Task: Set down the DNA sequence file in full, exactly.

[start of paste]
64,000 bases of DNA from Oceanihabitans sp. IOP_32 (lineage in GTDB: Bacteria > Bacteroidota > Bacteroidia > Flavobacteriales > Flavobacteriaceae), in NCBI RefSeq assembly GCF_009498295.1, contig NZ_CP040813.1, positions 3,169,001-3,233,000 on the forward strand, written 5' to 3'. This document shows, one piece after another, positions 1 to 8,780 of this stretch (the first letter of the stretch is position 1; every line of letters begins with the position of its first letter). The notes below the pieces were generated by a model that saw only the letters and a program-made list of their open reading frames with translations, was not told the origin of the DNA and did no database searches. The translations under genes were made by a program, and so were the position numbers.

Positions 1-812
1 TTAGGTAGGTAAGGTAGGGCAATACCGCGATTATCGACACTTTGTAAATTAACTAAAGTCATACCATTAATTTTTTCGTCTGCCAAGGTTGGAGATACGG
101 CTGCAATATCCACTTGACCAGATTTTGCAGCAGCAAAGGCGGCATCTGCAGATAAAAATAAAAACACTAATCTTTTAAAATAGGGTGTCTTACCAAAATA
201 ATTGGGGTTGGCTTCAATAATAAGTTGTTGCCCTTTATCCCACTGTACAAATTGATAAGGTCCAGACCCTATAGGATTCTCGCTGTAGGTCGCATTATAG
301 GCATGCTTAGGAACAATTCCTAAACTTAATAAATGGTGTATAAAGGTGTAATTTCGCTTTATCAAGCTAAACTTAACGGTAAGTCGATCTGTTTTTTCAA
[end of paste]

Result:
64,000 bases of DNA from Oceanihabitans sp. IOP_32 (lineage in GTDB: Bacteria > Bacteroidota > Bacteroidia > Flavobacteriales > Flavobacteriaceae), in NCBI RefSeq assembly GCF_009498295.1, contig NZ_CP040813.1, positions 3,169,001-3,233,000 on the forward strand, written 5' to 3'. This document shows, one piece after another, positions 1 to 8,780 of this stretch (the first letter of the stretch is position 1; every line of letters begins with the position of its first letter). The notes below the pieces were generated by a model that saw only the letters and a program-made list of their open reading frames with translations, was not told the origin of the DNA and did no database searches. The translations under genes were made by a program, and so were the position numbers.

Positions 1-812
1 TTAGGTAGGTAAGGTAGGGCAATACCGCGATTATCGACACTTTGTAAATTAACTAAAGTCATACCATTAATTTTTTCGTCTGCCAAGGTTGGAGATACGG
101 CTGCAATATCCACTTGACCAGATTTTGCAGCAGCAAAGGCGGCATCTGCAGATAAAAATAAAAACACTAATCTTTTAAAATAGGGTGTCTTACCAAAATA
201 ATTGGGGTTGGCTTCAATAATAAGTTGTTGCCCTTTATCCCACTGTACAAATTGATAAGGTCCAGACCCTATAGGATTCTCGCTGTAGGTCGCATTATAG
301 GCATGCTTAGGAACAATTCCTAAACTTAATAAATGGTGTATAAAGGTGTAATTTCGCTTTATCAAGCTAAACTTAACGGTAAGTCGATCTGTTTTTTCAA